SEATTLE — Video games can be an entertaining recreational activity, but for some, they can become addicting.
“They really tap into many elements that are human,” said Dr. Hilarie Cash, co-founder of reSTART Life. “Because of that, we can be so stimulated by them and so drawn into them that we actually become addicted to them.”
Practicing moderation is crucial. Research has shown that for children, especially teenagers, no more than two hours of screen entertainment is ideal.
“I think it’s really important that we be patient with ourselves and we understand that we’re probably all going to be using screens for entertainment more now,” Dr. Cash said. “What’s important is that it not become the new normal and when this time has passed, we can return to sensible limits.”
Sensible limits can be decided on as a family, including setting daily time limits and agreeing to turn devices off an hour before bedtime.
Gaming addiction operates the same way as other addictions, including drugs, alcohol and gambling and changes chemicals in the brain.
“For one person it can just be a recreational behavior and for someone else it can be something their brain actually prioritizes as more important than food, sleep, physical activity, etc.,” said Tana Russell, Assistant Director, Evergreen Council on Problem Gambling.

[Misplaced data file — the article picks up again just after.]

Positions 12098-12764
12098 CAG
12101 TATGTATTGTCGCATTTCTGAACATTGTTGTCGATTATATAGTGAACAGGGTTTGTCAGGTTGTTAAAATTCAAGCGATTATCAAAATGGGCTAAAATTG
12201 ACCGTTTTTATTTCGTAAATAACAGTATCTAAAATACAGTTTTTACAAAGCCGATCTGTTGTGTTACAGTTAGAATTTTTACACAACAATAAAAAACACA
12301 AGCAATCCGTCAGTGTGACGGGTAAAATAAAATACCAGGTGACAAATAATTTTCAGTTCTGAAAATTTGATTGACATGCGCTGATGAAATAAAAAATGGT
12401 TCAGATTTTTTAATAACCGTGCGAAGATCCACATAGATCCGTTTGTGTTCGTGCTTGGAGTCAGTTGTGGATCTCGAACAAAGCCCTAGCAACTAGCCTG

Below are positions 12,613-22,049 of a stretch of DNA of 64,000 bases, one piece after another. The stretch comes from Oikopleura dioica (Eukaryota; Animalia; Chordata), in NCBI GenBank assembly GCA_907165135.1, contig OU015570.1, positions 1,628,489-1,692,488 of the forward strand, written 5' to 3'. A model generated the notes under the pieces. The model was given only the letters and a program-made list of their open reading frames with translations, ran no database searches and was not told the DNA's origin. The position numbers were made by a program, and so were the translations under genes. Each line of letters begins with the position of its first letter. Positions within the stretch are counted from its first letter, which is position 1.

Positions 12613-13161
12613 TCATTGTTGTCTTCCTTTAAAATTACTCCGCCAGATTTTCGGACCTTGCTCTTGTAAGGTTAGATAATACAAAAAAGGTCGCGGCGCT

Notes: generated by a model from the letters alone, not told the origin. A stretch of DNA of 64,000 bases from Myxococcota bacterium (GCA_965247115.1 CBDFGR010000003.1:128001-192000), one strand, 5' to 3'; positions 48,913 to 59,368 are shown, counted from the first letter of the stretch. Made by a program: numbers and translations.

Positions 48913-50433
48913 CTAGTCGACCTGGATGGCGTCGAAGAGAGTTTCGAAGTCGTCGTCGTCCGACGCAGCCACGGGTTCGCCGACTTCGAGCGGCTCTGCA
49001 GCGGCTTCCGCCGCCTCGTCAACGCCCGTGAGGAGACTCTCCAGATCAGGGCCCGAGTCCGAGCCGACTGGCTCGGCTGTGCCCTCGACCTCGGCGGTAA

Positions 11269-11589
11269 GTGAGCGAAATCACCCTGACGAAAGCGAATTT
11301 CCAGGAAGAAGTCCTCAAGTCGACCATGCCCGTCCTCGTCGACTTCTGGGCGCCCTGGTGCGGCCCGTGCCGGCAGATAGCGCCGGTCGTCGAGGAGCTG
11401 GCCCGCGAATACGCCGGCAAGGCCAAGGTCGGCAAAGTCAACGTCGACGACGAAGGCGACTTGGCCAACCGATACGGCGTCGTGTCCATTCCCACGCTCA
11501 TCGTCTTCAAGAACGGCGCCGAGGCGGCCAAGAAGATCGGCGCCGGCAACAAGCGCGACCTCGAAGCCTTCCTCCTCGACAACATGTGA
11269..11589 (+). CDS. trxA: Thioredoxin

There can also be a gambling element of online gaming. Although a game can be considered free to play, some people are spending thousands of dollars on added features, including loot boxes. Loot boxes offer players surprise rewards and features they can’t get without paying.
Those looking to cut back on gaming but aren’t able to do so may need to explore treatment options. Online resources and screenings are available, as well as treatments designed specifically for internet addiction.
The impact of gaming addiction on children can include delays in social development because of so much time in front of a screen, but treatment can provide good outcomes.
“We have a high success rate,” said Dr. Cash. “We see adolescents who come in just angry, depressed, anxious, and bitter at their parents for sending them to reSTART and then we hear from the families later that the kids are doing well. They’re very successful.”
Many resources are available online right now, including telehealth visits and support groups.